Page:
White Women's Rights The Racial Origins of Feminism in the United States

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  • Format: Hardcover
  • Copyright: 1999-02-04
  • Publisher: Oxford University Press

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Louise Newman reinterprets an important period (1870s-1920s) in the history of women's rights, focusing attention on a core contradiction at the heart of early feminist theory. At a time when white elites were concerned with imperialist projects and civilizing missions, progressive white women developed an explicit racial ideology to promote their cause, defending patriarchy for "primitives" while calling for its elimination among the "civilized." Exploring how progressive white women at the turn of the century laid the intellectual groundwork for the feminist social movements that followed, Newman's book thus speaks to contemporary debates concerning the effect of race on current feminist scholarship.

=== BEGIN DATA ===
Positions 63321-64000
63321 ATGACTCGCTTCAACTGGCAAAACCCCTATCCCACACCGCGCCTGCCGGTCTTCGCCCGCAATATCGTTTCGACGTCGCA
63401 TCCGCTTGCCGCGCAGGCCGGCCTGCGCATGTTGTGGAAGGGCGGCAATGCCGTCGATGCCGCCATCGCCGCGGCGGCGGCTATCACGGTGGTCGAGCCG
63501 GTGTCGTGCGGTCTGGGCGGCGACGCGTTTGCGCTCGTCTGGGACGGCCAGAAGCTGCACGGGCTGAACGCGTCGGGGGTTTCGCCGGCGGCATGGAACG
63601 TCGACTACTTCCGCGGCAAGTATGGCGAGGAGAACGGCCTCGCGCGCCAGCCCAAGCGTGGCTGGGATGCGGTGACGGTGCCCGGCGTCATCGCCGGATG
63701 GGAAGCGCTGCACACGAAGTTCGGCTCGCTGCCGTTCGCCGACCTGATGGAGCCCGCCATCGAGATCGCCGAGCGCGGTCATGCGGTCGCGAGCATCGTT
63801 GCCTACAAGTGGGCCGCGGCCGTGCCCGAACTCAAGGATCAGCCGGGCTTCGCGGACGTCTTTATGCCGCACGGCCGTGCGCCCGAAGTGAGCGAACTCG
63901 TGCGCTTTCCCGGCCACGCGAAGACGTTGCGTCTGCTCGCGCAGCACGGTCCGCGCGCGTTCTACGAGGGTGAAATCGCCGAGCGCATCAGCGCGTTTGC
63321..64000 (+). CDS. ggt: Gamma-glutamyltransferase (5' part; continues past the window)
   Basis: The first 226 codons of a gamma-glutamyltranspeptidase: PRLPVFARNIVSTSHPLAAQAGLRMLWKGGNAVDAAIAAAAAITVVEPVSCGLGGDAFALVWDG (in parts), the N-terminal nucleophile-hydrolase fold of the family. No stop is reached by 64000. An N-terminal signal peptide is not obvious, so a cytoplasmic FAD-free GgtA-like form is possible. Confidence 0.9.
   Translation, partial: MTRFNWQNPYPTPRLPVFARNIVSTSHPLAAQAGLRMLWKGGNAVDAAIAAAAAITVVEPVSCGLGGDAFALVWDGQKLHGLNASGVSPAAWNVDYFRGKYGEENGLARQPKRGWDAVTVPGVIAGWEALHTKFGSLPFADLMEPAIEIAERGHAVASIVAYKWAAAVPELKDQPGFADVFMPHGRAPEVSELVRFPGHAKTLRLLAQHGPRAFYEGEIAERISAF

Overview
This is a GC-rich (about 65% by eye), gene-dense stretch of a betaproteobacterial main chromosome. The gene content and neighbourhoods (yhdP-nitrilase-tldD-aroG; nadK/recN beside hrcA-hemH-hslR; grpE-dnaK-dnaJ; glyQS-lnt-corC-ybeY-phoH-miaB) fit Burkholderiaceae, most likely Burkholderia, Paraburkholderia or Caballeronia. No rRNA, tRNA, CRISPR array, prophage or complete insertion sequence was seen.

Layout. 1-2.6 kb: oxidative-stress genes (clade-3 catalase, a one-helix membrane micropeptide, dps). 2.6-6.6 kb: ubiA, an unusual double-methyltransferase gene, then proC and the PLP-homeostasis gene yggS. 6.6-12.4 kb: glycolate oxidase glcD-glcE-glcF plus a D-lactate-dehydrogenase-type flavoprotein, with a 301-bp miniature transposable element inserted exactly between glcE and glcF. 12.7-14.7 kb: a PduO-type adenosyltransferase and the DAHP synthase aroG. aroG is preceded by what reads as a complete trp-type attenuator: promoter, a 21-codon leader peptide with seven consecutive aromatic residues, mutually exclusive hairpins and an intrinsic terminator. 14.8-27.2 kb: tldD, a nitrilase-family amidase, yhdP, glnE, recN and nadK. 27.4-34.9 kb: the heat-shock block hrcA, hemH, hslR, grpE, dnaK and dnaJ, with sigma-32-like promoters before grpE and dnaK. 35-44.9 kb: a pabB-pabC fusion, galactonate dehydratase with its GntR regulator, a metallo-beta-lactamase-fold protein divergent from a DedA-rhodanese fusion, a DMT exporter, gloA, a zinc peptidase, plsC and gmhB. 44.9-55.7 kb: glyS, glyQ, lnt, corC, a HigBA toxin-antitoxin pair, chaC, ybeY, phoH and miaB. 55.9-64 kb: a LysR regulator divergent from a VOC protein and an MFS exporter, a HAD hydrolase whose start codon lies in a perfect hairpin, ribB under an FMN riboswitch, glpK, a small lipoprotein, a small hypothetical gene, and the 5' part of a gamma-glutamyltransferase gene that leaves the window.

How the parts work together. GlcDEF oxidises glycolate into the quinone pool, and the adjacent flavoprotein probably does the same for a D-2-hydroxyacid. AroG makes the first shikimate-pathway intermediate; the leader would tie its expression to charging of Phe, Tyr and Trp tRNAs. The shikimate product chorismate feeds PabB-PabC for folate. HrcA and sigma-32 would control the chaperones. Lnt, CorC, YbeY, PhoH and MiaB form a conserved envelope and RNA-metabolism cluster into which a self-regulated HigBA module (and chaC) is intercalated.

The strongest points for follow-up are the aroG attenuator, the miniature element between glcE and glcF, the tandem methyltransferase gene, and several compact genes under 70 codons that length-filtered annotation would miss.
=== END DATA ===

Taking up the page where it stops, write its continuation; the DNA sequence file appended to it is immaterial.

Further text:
Author Biography

Louise Michele Newman is Assistant Professor of History at the University of Florida.

Table of Contents

Introduction: Woman's Rights, Race, and Imperialism 3(19)
1 Evolution, Woman's Rights, and Civilizing Missions
2 The Making of a White Female Citizenry: Suffragism, Antisuffragism, and Race
3 The Politics of Patriarchal Protection: Debates over Coeducation and Special Labor Legislation for Women
4 A Feminist Explores Africa: May French-Sheldon's Subversion of Patriarchal Protection
5 Assimilating Primitives: The "Indian Problem" as a "Woman Question"
6 Eliminating Sex Distinctions from Civilization: The Feminist Theories of Charlotte Perkins Gilman and Mary Roberts Smith Coolidge
7 Coming of Age, but Not in Samoa: Reflections on Margaret Mead's Legacy to Western Liberal Feminism
Conclusion: Coming to Terms 181(6)
Notes 187(42)
Selected Bibliography 229(24)
Index 253

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